Tequila has been a bar mainstay for years (margarita, anyone?). But as imbibers look for different layers of flavor, tequila’s cousin, mezcal (also spelled “mescal”), has also found a place on bar shelves. While both spirits are made from the agave plant, they are distinct in flavor, harvest location, and manufacturing process.

Wondering what the difference is between tequila and mezcal (and whether you’ll have muchos problemas if you accidentally use the wrong one)? Pour a shot, sprinkle on some salt, and keep reading.

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Both tequila and mezcal are agave-based alcohols. But if you were to create a Venn diagram of tequila and mezcal, you’d end up with a circle within a circle.

Ignacio “Nacho” Jimenez, of NYC’s Mexican-inspired bar Ghost Donkey, explains: “To make mezcal, you can use around 40 different types of agave. One of them is blue agave, which is the only agave used for the production of 100 percent tequila, so in theory, all mezcal is tequila, but not all tequila is mezcal.”

According to Nico de Soto, co-owner and mixologist at NYC cocktail bar Mace, tequila is harvested from five locations in Mexico: Michoacán, Guanajuato, Nayarit, Tamaulipas, and Jalisco.

Mezcal, however, comes from more locations, including Durango, Guanajuato, Guerrero, San Luis Potosi, Tamaulipas, Zacatecas, Michoacán, Puebla, and Oaxaca. Additionally, he says, the city of Oaxaca produces about 85 percent of the nation’s mezcal. (And now suddenly we want to visit Oaxaca.)

Another major difference between tequila and mezcal, de Soto notes, is in their production processes.

Producing both spirits requires cooking and crushing the hearts of agave plants (also called the piñas, or pineapples), often using a tahona (a human- or animal-powered stone mill made of volcanic rock) to extract the juice. The juice is then fermented and distilled.

“Tequila can only use one type of agave, is steamed inside an industrial oven, and distilled two or three times in copper pots,” he says.

But, adds Jimenez, the process for creating mezcal requires a bit more effort. “Artisanal mezcal is typically distilled in copper stills, clay, or sometimes bamboo pots. None of these forms allow continuous distillation, which means that each portion has to be distilled completely before refilling it,” he says.

This distilling process leads to the main contrast between mezcal and tequila: their tasting notes.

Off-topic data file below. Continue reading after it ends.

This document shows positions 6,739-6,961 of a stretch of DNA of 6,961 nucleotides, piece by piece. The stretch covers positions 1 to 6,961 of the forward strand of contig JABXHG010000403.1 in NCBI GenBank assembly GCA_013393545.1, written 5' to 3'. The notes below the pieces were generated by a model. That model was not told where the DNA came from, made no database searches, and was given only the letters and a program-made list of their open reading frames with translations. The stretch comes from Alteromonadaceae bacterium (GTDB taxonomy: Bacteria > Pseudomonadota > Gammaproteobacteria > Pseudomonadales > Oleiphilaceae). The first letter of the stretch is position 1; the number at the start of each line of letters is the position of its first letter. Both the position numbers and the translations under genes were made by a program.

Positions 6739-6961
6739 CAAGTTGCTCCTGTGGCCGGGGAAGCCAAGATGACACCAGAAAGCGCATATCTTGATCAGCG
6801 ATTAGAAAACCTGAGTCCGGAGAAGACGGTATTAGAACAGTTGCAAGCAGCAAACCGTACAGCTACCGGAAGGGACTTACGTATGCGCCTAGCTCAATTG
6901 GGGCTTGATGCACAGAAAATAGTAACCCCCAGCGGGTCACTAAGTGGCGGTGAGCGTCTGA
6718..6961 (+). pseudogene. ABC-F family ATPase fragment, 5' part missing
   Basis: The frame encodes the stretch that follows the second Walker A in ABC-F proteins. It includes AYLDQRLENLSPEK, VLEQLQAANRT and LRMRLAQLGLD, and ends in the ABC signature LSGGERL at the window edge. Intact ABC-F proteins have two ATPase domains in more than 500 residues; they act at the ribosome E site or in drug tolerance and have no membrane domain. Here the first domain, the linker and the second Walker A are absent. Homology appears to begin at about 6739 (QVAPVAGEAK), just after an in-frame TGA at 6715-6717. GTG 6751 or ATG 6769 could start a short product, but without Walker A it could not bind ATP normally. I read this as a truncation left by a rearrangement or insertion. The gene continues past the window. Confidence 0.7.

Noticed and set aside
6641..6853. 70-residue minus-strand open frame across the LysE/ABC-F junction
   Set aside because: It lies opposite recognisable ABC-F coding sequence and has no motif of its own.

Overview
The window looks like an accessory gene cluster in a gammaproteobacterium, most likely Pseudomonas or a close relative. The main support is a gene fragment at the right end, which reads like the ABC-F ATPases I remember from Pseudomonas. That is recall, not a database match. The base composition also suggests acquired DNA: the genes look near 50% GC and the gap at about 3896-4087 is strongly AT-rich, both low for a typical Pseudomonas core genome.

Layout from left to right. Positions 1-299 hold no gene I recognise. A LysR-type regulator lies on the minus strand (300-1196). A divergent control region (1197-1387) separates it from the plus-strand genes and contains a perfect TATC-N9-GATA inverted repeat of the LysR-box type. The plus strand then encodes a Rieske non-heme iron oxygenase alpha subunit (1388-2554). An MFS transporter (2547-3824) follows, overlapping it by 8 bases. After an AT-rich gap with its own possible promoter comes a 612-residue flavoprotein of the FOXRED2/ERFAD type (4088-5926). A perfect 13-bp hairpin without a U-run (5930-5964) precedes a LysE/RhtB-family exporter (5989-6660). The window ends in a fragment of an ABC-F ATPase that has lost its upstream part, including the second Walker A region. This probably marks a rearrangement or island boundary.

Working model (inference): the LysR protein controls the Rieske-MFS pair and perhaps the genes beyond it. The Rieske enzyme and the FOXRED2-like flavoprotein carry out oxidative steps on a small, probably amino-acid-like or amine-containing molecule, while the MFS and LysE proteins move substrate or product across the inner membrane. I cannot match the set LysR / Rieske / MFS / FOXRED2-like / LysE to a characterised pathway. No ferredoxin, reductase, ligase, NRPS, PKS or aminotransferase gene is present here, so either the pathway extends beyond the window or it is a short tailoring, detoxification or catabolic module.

“The one overall characteristic we can use to differentiate the two is the smokiness found in mezcal. This is mainly a result of the cooking process that agave undergoes before becoming mezcal,” says Jimenez.

While agave for tequila is cooked in industrial steam ovens, agave for mezcal is cooked in pits in the ground that burn wood and charcoal, leading to that signature smoky flavor.

The labeling of the alcohols’ ages is different, too, says de Soto, even if the tequila and mezcal are aged similarly. For example, young tequila is called “blanco,” while young mezcal is labeled “joven,” even though they fall into the same aging category of up to 2 months.

Additionally, both are labeled “reposado” when aged from 2 to 12 months. However, after 12 months, things change a bit in terms of aging distinctions.

According to de Soto, añejo mezcal is anything aged for more than 1 year. But for tequila, the term “añejo” refers to alcohol aged from 1 to 3 years.

Despite the many differences between mezcal and tequila, the spirits have some similar traits. These, says de Soto, include the fact that both are Mexican-produced, are aged in oak barrels, and have a strong agave flavor.

While de Soto says that both tequila and mezcal pair well with any type of Mexican food (yes, please), mezcal would be the clear choice for some other dishes.

“Smokier mezcal would pair very well with meat, barbecue, and anything smoky and spicy. Grapefruit, pineapple, corn, chiles, moles, and nuts are all fair game,” he says.

Adds Jimenez, “I just had an amazing Southern barbecue experience paired with some great pechuga mezcal. As for tequila, anything spicy or with a lot of citrus.”

Obviously, both mezcal and tequila can work their magic in drinks, but you can cook with them too! Here are a few edible and drinkable ways we favor.

1. Perfect margarita

You can’t go wrong with a classic margarita on Cinco de Mayo — or any time, really. Serve it on the rocks or with a salt or sugar rim, depending on your vibe. Or try a mezcal margarita with orange liqueur and a wedge of lime.

Get our perfect margarita recipe.

2. Paloma

Let this fruity drink serve as the signature cocktail at your next brunch. Essentially a soda-infused margarita, a paloma is the perfect substitute for anyone who likes their drinks on the sweeter side.

Get our paloma recipe.

3. Basil mezcal sour

This is a bright and sophisticated way to use mezcal, but it’s still pretty potent, so sip with caution.

Get our basil mezcal sour recipe.

4. Chile-lime-tequila butter

Who knew you could improve upon butter? When it’s time for grilling veggies or steak with Mexican flair, this infused compound butter is a flavoring agent you won’t want to skip. Minced chiles bring heat, while lime juice and a couple of teaspoons of tequila add a hint of tangy acidity.

Get our chile-lime-tequila butter recipe.

5. Mezcal salsa borracha

Whether you want to pour this on everything or serve it alongside a bowl of homemade tortilla chips, this mezcal salsa is all things sweet, spicy, and smoky.

Get our mezcal salsa borracha recipe.

Despite their unique distilling practices, locations, and aging processes, there’s plenty of overlap between the flavors and uses of mezcal and tequila. The primary difference you’ll probably notice between the two is their taste: smokier in mezcal and fruitier in tequila. When using them in cocktails and food pairings, let your taste buds be your guide!